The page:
Lesson

If we restrict our attention to right-angled triangles, then we can only think of the trigonometric functions of angles whose size is between $0^\circ$0° and $90^\circ$90°. We redefine our definitions to make it possible to apply the functions to angles of any magnitude. Observe that the definitions given below are consistent with the original right-angled triangle definitions while being more generally useful.

Consider the unit circle centred at the origin on the Cartesian plane. A radius to any point that is free to move on the circle makes an angle with the positive horizontal axis. By convention, the angle is measured anticlockwise from the positive horizontal axis. The angle can have any size, positive or negative, depending on how far the point has moved around the circle.

The *sine *of the angle is defined to be the coordinate of the point on the vertical axis. ($y$`y`-coordinate)

The *cosine *of the angle is defined to be the coordinate of the point on the horizontal axis. ($x$`x`-coordinate)

The *tangent *of the angle is defined to be the ratio of the angle in question.

Depending on where the point is on the unit circle, we say the angle is in one of four *quadrants*. From the diagram, if we imagine the point moving through the quadrants, it can be seen that the sine function is positive for angles in the first and second quadrants; cosine is positive for angles in the first and fourth quadrants; and tangent is positive for angles in the first and third quadrants.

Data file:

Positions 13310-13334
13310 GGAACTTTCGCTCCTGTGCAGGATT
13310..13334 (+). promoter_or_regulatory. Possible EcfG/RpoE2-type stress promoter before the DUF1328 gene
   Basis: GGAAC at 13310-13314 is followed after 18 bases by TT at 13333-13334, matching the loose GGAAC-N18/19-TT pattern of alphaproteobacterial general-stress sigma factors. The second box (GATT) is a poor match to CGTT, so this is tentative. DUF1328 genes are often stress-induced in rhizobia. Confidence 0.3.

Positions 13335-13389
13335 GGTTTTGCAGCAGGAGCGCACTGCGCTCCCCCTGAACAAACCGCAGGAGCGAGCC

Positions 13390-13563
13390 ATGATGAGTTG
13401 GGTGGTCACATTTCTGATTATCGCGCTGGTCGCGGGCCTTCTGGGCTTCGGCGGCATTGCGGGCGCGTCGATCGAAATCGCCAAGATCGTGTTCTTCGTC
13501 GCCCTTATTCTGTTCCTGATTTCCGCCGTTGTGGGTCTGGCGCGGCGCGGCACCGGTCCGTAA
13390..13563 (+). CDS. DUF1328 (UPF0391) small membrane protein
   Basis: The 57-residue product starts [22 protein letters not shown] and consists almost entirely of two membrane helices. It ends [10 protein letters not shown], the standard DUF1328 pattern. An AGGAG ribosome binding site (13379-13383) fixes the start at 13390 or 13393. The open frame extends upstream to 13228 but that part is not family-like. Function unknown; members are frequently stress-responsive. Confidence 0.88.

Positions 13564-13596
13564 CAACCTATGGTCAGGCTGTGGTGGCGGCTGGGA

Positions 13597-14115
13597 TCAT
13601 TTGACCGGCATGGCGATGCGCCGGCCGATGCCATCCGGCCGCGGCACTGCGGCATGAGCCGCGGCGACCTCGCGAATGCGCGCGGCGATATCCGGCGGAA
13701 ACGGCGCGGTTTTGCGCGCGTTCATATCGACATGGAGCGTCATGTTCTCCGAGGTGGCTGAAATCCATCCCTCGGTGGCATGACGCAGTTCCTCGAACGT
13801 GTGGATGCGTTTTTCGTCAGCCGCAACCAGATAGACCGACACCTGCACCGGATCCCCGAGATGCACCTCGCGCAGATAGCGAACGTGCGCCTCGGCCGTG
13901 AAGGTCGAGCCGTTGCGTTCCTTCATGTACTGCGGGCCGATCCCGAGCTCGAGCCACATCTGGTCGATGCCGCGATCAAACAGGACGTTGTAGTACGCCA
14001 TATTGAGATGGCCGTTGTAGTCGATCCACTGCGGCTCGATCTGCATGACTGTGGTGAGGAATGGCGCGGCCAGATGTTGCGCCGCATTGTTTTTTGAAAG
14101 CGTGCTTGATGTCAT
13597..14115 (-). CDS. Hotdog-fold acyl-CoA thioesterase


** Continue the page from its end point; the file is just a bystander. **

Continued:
The original right-angled triangle definitions of the trigonometric functions correspond to functions of angles in the first quadrant in the unit circle definitions.

Verify that the point with coordinates $\left(\frac{20}{29},-\frac{21}{29}\right)$(2029,−2129) is on the unit circle. Say in what quadrant the angle $\alpha$`α` lies that is made by the radius to the point and the positive horizontal axis. Write down the tangent of the angle.

By Pythagoras' theorem, the distance of the point from the origin is $d=\sqrt{\left(\frac{20}{29}\right)^2+\left(\frac{21}{29}\right)^2}=1$`d`=√(2029)2+(2129)2=1 . Therefore, the point is on the unit circle. The angle is in the fourth quadrant because the horizontal coordinate is positive and the vertical coordinate is negative. We have, $\sin\alpha=-\frac{21}{29}$`s``i``n``α`=−2129 and $\cos\alpha=\frac{20}{29}$`c``o``s``α`=2029. Using the definition of the tangent function, we have

$\tan\alpha=-\frac{\frac{21}{29}}{\frac{20}{29}}=-\frac{21}{20}$`t``a``n``α`=−21292029=−2120.

Write the following trigonometric ratio using an acute angle:

$\sin147^\circ$`s``i``n`147°

Solve $\sin\theta=0.9336$`s``i``n``θ`=0.9336

to the nearest degree for $0$0° ≤ `θ`

Find the acute angle $\theta$

`θ`that solves the equation.Now find

**ALL**solutions to $\theta$`θ`in the range 0 to 360°. (Write the solutions on the same line, separated by a comma.)

Evaluate $\cos387^\circ$`c``o``s`387° correct to 2 decimal places and make note of the sign of your answer.